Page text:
De Beers became the single entity controlling the world’s supply of diamonds and all aspects of production. Instead of allowing the market to be oversupplied with cheap diamonds, the formation of De Beers allowed the industry to control the supply of diamonds, propping up the price and creating an image that would “perpetuate the illusion of scarcity of diamonds”.

  1. Diamonds are forever

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Frances Gerety, the copywriter behind the slogan, “A Diamond Is Forever”

The real turning point came with a clever marketing campaign that has become one of the most successful in history. Everyone is familiar with the line, “A Diamond Is Forever”. The slogan has appeared in every De Beers engagement ad since 1948.

This famous line was the brainchild of Frances Gerety, an employee of Philadelphia advertising agency N.W. Ayer & Son. Gerety wrote all of the company’s ads for 25 years. In the 1930’s, the agency was hired by De Beers to help to create demand for diamonds after the devastation of the Great Depression.

The line “A Diamond Is Forever” has come to define how we think about diamond rings. In 1999, two weeks before Ms. Gerety died at the age of 83, Advertising Age named it the slogan of the century.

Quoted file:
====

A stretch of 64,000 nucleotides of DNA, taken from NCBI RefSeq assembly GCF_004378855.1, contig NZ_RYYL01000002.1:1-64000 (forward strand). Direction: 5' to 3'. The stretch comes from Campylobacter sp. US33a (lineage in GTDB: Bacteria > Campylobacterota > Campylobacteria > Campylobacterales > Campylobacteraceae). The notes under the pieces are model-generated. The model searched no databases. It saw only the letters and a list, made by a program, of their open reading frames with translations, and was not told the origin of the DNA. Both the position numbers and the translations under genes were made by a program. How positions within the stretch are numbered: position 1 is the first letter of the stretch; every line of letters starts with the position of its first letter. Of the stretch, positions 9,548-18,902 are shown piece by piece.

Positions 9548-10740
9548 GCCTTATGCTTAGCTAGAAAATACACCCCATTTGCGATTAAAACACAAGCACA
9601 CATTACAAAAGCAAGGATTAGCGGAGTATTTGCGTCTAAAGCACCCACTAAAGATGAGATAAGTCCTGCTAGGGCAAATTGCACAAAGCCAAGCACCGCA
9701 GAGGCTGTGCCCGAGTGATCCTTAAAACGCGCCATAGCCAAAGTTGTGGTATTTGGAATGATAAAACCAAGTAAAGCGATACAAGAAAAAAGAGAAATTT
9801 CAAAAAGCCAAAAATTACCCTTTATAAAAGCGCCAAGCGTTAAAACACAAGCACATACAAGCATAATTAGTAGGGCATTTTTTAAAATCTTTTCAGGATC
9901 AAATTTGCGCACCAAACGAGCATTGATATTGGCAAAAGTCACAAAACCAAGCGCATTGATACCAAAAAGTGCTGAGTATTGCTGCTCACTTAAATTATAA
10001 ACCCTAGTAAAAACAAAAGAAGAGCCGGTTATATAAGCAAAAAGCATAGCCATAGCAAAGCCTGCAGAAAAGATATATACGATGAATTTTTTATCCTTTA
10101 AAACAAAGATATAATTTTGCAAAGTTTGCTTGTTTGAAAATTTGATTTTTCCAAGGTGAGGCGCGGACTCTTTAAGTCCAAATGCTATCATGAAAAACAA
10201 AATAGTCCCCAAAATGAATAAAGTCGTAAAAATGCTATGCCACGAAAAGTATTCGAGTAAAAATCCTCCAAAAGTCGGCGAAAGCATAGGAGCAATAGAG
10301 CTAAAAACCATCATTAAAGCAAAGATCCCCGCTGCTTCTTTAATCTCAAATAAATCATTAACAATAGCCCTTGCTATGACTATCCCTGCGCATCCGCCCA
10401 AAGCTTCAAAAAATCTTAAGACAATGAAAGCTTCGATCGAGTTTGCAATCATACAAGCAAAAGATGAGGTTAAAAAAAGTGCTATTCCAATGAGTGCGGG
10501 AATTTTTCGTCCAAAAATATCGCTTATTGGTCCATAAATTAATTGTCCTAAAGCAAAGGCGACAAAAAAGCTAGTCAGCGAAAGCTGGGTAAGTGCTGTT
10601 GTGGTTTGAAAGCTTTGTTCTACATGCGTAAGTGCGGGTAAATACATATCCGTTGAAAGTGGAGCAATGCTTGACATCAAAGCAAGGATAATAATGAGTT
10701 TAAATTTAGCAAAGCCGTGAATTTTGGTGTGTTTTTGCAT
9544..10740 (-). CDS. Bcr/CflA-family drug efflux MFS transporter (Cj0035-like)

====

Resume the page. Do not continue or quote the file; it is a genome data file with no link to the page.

1. Piggybacking on celebrity culture
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Marilyn Monroe in the 1950’s

A breakthrough for the diamond industry came when it began a close relationship with Hollywood. Celebrity culture has played a very strong role in how we think about diamonds. In the 1950s, N. W. Ayer started lending jewels to socialites and starlets for the Academy Awards and the Kentucky Derby. The campaign was a runaway success. The New York Times suggests that, “after just two years, the sale of diamonds in the United States increased by 55 percent.” The practice still continues to this day.

  1. One months’ salary? Two months’ salary?

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When it comes to engagement rings, some people will tell you that there is an unwritten rule that you should spend two months’ salary. Again, this is not some old adage that was created centuries ago, but is another element of the De Beers advertising campaign.

In fact, at the beginning of the De Beers campaign in the 1930’s, it was suggested that one months’ salary is the perfect amount to spend on a diamond engagement ring. Then in the 1980’s, De Beers launched a campaign suggesting that two months’ salary is the appropriate amount. It was the same advertising agency, N. W. Ayer, which introduced a series of ads with the tagline: “Isn’t two months’ salary a small price to pay for something that lasts forever?”

Maybe in the future, we can look forward to campaigns asking for four months’ salary, or perhaps even six.

 

Edward Bernays and the “engineering of consent”

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Edward Bernays in the early 1920’s.